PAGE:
Apple has invested $1 billion in China's cab-hailing service Didi Chuxing, the company has announced -- a move that CEO Tim Cook has said would help the firm better understand the local market there.
"We are making the investment for a number of strategic reasons, including a chance to learn more about certain segments of the China market," Cook told Reuters. "Of course, we believe it will deliver a strong return for our invested capital over time as well."
Apple, which has reportedly hired automotive experts to develop its own driverless cars, will possibly collaborate more with Didi Chuxing in the future, Cook also said.
Didi Chuxing, formerly known as Didi Kuaidi, said Apple's investment was the single largest it has ever received. The company dominates the ridesharing market in China.
The company said it completes more than 11 million rides a day and controls 87 percent of the market.
The news comes amid pressure from Chinese regulators who shut down Apple's online book and film services last month.
Apple is having a hard time at China, to put it mildly. Other setbacks include losing exclusive rights to the 'iPhone' name there, while the most damaging of all is the steep drop in revenue from its phones there from last year.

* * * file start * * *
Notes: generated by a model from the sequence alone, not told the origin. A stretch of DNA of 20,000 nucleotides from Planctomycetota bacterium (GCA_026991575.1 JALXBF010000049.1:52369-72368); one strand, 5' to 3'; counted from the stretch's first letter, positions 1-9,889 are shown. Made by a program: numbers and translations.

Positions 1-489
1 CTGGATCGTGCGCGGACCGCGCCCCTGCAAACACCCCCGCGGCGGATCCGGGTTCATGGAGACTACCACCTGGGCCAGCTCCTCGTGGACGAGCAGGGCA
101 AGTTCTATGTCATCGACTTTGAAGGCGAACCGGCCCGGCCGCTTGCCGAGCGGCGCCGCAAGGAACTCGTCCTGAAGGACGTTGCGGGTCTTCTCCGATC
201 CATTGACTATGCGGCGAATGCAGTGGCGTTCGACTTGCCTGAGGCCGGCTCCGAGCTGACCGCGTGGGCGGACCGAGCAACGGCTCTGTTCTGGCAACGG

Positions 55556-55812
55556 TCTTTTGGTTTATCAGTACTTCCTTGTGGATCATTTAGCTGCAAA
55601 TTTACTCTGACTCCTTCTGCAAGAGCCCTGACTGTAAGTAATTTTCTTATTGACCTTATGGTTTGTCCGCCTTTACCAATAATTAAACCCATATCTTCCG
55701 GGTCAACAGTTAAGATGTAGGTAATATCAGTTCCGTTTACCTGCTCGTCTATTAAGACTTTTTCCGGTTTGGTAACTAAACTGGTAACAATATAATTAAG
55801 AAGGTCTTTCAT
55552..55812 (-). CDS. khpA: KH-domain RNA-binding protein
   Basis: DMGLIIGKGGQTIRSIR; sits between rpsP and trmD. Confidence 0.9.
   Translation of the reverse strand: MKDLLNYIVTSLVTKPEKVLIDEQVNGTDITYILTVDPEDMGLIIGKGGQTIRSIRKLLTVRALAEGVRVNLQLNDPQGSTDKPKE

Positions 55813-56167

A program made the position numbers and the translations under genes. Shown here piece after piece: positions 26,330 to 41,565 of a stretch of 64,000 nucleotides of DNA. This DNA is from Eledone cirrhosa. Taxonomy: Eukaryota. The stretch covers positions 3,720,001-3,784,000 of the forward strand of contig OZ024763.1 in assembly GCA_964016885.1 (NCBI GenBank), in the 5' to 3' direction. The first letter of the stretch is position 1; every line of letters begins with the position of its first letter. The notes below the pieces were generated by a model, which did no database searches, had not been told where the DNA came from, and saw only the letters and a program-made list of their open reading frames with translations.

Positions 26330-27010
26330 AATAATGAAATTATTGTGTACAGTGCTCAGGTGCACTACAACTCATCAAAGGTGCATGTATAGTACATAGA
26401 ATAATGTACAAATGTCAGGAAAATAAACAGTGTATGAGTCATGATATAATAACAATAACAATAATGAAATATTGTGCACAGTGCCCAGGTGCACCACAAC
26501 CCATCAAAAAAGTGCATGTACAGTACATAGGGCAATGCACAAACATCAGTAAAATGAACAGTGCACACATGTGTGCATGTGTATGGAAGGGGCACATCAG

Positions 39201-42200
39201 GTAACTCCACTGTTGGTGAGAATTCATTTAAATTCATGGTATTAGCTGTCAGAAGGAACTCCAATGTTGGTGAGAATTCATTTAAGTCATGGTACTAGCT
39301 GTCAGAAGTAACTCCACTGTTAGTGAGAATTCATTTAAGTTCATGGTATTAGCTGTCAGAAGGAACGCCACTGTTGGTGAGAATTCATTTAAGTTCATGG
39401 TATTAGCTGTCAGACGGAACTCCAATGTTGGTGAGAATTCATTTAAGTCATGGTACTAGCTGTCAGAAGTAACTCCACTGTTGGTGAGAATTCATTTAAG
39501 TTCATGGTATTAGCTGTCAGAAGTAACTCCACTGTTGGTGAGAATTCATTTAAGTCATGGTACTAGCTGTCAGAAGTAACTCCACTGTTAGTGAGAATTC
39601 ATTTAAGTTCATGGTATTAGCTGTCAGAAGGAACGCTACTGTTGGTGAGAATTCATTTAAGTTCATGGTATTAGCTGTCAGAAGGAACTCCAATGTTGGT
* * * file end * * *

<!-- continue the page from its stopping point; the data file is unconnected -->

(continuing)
Although a critical and luring market to smartphone vendors such as Apple and Samsung, the country's local firms are quickly rising in popularity over foreign firms.
For example, both Apple and Samsung launched their namesake mobile payments there but are having difficulty competing with local counterpart Alipay, sources within the firms told ZDNet.
Samsung mobile boss DJ Koh said the firm will "return to form" in its mobile business there and recently met with local telco executives to strengthen ties. He is not the only one making overtures to China. Cook has previously made a high-profit visit there as well and is reportedly planning to travel back to the country this month; while Facebook founder Mark Zuckerberg visited the country earlier this year.
Instead of launching a direct service, investment on a local vendor may be a smart move on Apple's part.
East Asian countries such as China, Korea, and Japan prefer heavily localized services over foreign counterparts. In South Korea, Kakao Taxi has beaten Uber in being the most popular cab-hailing service.
While in Japan, local handset manufacturers maintain their iron grip within their own market despite difficulty from abroad and always rank within the top five.